On 6 April dozens of Camden council workers and young people from the London borough will be demonstrating outside Camden Town Hall against potentially devastating cuts to youth services.
Their protest takes place as the council makes its final decision on a cuts package which, if approved, would follow £2.3m of cuts already made in 2012.
UNISON says the combined effect could leave youth services over 60% worse off compared to the funding they received in 2011.
The council originally proposed a widespread package of cuts earlier this year, totalling £1.6 million, which included:
- a 64% cut in universal youth service provision;
- the closure of two youth centres;
- the closure of a project funding activities for low-income young people;
- closure of the Under 25s Advice Centre;
- a 70% budget cut to Camden Connexions services, which provide careers and jobs support for young people;
- further cuts to the youth offending service; and
- the loss of 25-30 full-time equivalent youth service jobs.
The Camden UNISON branch responded to these proposals by launching the Save Camden Youth Services campaign, aimed at fighting the cuts alongside workers and the wider community.
On 29 January the union led a demonstration outside a full council meeting, calling for a rethink. Inside the chamber, four local young people spoke against the cuts.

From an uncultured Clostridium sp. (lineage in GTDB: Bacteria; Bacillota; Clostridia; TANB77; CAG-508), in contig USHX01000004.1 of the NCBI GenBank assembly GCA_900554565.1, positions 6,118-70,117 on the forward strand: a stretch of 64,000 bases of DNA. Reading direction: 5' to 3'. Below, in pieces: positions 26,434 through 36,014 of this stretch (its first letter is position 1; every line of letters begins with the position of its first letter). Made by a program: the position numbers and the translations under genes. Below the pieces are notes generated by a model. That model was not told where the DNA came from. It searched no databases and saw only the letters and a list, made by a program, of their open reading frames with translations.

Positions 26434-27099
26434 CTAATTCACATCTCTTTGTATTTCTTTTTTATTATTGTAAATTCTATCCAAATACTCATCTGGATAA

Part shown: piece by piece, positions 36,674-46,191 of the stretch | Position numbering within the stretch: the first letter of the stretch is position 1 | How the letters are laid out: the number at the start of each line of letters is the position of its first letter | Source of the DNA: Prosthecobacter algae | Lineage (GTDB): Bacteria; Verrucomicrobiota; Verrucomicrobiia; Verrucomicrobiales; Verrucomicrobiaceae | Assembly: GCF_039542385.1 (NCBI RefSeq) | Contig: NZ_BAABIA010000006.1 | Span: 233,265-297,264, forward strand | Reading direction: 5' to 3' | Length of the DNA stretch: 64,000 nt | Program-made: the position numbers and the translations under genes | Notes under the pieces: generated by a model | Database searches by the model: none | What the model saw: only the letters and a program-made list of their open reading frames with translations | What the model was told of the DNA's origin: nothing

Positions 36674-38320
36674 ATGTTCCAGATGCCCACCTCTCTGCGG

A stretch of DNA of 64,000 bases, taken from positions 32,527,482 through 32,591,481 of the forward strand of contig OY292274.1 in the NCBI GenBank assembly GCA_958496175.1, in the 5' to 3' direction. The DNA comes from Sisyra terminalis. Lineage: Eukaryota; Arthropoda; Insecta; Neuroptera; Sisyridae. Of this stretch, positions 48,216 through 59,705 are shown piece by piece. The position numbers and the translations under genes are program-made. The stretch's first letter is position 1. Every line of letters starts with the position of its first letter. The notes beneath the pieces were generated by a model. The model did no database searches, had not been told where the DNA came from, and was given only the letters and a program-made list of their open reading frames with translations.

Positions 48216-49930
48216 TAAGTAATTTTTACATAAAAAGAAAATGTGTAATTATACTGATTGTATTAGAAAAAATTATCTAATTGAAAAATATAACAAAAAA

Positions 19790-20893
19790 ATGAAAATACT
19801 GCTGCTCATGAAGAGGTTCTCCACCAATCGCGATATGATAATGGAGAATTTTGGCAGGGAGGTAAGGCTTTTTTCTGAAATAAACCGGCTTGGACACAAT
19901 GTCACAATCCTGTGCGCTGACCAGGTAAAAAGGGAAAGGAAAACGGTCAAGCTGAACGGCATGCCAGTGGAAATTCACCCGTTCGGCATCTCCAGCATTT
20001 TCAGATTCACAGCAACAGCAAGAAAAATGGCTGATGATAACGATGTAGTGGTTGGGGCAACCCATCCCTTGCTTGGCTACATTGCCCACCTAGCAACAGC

“They argued passionately and effectively against the cuts in their statement, which had a substantial impact on councillors at the meeting,” said assistant branch secretary and children, schools and families co-convenor John Shepherd.
Thanks to the campaign, the council made some concessions on the initial proposals, putting the closure of some projects on hold for two years while it looks for alternatives to cuts.
“But our fight to save Camden’s youth services for the long term isn’t over,” Mr Shepherd added. “As the council makes its final decision on the updated proposals, we will be demonstrating to show councillors that the community wants to keep all of our youth services open for young people to benefit from in the future.”